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60th Annual Meeting of the German Society of Neurosurgery (DGNC)
Joint Meeting with the Benelux countries and Bulgaria

German Society of Neurosurgery (DGNC)

24 - 27 May 2009, Münster

Decompressive surgery in children’s head trauma

Meeting Abstract

  • D. Woischneck - Klinik für Neurochirurgie, Universitätsklinikum Ulm
  • T. Kapapa - Klinik für Neurochirurgie, Universitätsklinikum Ulm
  • C. Grimm - Klinik für Neurochirurgie, Universitätsklinikum Ulm
  • R. Firsching - Klinik für Neurochirurgie, Universitätsklinikum Magdeburg

Deutsche Gesellschaft für Neurochirurgie. 60. Jahrestagung der Deutschen Gesellschaft für Neurochirurgie (DGNC), Joint Meeting mit den Benelux-Ländern und Bulgarien. Münster, 24.-27.05.2009. Düsseldorf: German Medical Science GMS Publishing House; 2009. DocMO.03-01

doi: 10.3205/09dgnc010, urn:nbn:de:0183-09dgnc0109

Published: May 20, 2009

© 2009 Woischneck et al.
This is an Open Access article distributed under the terms of the Creative Commons Attribution License ( You are free: to Share – to copy, distribute and transmit the work, provided the original author and source are credited.



Objective: Non-surgical therapy in children’s severe head trauma is challenging due to the lack of satisfying evidence-based data and difficult outcome. In life threatening intracranial hypertension decompressive craniectomy is a possible option. However, due to the small number of cases and absent randomisation questions about reduction of lethality and number of subjects in vegetative state remain. We state our findings.

Methods: Decompressive craniectomy was performed in 35 (mean age 12.8 years) children in a 4 years period. Surgery included craniotomy, subtemporal resection, opening of the dura and duroplasty. The Glasgow Outcome Score was assessed 6 months after surgery. Data of intensive care course and Glasgow Outcome Score were correlated (SPSS 13.0, SPSS Inc.)

Results: At the time of surgery unconsciousness had been present for a mean of 33 hours (min. 1.5h, max. 9 days). In 95% surgery was performed after additional disturbances in pupil function. In ten cases (50%) decompression was done on the non-dominant side, in 6 cases (30%) on the speech-dominant side. A bilateral decompression was done in 4 cases (20%). Fatality rate was 50% (10 children) after six months; one child was in a persistent vegetative state. Four children (20%) were severely or moderately disabled, respectively. One child (5%) had no impairments. 40% of the children with pre-operatively wide and fixed pupils survived. Two of these four children survived moderately disabled. All children with anisocorian status of pupils survived. The outcome does not correlate with the duration of coma. Survival without any or with mild impairments was possible, even in case of longer duration of coma. However, the duration of posttraumatic pupil disorders correlated negatively with outcome: the longer the pupil disorder, the worse the outcome (ANOVA, Fishers Exact Test, p=0.001).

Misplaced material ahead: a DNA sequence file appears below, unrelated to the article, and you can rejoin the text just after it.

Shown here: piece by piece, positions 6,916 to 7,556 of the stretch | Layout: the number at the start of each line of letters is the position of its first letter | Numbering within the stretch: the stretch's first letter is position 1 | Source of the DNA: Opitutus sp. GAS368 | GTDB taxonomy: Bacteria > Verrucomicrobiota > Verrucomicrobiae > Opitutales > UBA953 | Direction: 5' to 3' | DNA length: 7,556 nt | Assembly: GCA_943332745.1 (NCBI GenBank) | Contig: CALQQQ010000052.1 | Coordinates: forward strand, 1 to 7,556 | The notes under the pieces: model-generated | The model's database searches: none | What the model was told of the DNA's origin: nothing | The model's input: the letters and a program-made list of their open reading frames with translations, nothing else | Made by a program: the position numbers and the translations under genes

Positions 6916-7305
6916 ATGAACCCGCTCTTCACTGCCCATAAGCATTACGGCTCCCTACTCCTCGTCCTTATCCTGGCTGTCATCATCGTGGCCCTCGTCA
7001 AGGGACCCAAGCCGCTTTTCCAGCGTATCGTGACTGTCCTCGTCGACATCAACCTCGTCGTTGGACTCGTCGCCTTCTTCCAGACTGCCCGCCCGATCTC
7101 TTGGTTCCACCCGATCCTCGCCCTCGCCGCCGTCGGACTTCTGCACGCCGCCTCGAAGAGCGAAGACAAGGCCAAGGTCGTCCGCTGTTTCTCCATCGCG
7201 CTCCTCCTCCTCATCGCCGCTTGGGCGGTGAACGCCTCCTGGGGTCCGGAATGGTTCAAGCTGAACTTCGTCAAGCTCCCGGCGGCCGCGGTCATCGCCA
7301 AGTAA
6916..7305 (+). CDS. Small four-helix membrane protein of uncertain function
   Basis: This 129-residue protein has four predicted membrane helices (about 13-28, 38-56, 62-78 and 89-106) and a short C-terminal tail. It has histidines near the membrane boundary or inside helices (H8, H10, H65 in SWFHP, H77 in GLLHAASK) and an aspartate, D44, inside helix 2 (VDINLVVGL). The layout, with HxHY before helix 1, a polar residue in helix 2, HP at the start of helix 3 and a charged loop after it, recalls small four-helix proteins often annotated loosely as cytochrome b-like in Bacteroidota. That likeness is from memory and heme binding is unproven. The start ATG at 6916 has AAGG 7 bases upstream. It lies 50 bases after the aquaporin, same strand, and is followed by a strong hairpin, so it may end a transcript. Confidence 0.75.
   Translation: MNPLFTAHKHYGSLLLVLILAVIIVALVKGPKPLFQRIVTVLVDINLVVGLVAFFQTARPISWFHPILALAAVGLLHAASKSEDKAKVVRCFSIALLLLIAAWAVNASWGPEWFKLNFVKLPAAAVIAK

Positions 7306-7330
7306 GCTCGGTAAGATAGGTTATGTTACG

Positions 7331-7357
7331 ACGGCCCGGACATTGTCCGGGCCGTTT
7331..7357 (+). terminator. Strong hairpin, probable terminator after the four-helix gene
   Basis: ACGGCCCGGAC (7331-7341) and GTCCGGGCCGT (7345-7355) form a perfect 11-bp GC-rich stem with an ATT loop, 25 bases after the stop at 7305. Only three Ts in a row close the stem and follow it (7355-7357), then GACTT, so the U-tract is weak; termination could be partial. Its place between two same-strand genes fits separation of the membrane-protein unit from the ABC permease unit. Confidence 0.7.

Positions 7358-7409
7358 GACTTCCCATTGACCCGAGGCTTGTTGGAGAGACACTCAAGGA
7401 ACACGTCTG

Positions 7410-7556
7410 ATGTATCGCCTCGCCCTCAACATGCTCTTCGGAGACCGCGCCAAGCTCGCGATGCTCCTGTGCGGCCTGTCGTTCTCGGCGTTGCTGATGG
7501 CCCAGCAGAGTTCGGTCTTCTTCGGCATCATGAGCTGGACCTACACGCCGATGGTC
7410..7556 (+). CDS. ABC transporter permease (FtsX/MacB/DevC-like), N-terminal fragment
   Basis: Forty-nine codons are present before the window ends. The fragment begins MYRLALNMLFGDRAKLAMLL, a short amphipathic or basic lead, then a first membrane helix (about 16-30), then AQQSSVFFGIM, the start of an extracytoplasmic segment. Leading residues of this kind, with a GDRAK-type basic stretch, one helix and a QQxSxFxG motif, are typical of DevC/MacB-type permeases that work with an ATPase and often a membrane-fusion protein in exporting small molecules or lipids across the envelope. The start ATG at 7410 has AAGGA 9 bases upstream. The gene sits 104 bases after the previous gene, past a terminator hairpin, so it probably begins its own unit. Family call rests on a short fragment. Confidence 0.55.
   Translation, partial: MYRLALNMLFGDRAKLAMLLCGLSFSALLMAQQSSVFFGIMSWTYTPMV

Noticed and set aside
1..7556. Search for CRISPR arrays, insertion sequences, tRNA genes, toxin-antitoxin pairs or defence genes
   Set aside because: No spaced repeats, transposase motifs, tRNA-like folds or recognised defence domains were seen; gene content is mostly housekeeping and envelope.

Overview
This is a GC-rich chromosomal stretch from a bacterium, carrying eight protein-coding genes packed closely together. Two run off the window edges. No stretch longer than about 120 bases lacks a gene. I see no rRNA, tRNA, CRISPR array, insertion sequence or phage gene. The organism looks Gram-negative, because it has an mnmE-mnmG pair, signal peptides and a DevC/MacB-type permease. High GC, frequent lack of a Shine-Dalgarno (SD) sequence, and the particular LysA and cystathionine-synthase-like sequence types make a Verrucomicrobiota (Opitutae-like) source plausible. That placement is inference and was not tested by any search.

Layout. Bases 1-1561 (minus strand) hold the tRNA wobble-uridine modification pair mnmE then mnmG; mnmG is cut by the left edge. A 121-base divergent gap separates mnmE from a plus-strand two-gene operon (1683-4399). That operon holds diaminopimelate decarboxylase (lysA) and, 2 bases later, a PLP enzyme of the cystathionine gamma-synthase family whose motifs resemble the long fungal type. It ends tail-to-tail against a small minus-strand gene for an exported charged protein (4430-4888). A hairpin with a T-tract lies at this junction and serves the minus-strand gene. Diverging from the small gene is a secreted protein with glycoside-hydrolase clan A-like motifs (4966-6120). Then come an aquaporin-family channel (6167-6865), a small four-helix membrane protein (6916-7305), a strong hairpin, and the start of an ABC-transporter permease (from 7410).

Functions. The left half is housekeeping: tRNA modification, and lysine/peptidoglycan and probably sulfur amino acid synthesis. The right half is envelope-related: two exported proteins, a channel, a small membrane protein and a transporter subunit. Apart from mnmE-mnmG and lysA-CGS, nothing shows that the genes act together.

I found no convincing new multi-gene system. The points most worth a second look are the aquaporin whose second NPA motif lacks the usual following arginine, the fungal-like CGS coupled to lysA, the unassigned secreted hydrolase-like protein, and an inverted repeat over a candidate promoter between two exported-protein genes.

Conclusions: This study supports the decrease of lethality due to decompressive craniectomy after severe head trauma. A disproportional increase of severely disabled children or children in a vegetative state could not be observed. Precondition of good outcome is fast indication in case of pupil disorders or abnormal extensions. Long coma duration or appearance of wide and fixed pupils does not constitute a contraindication for decompressive surgery.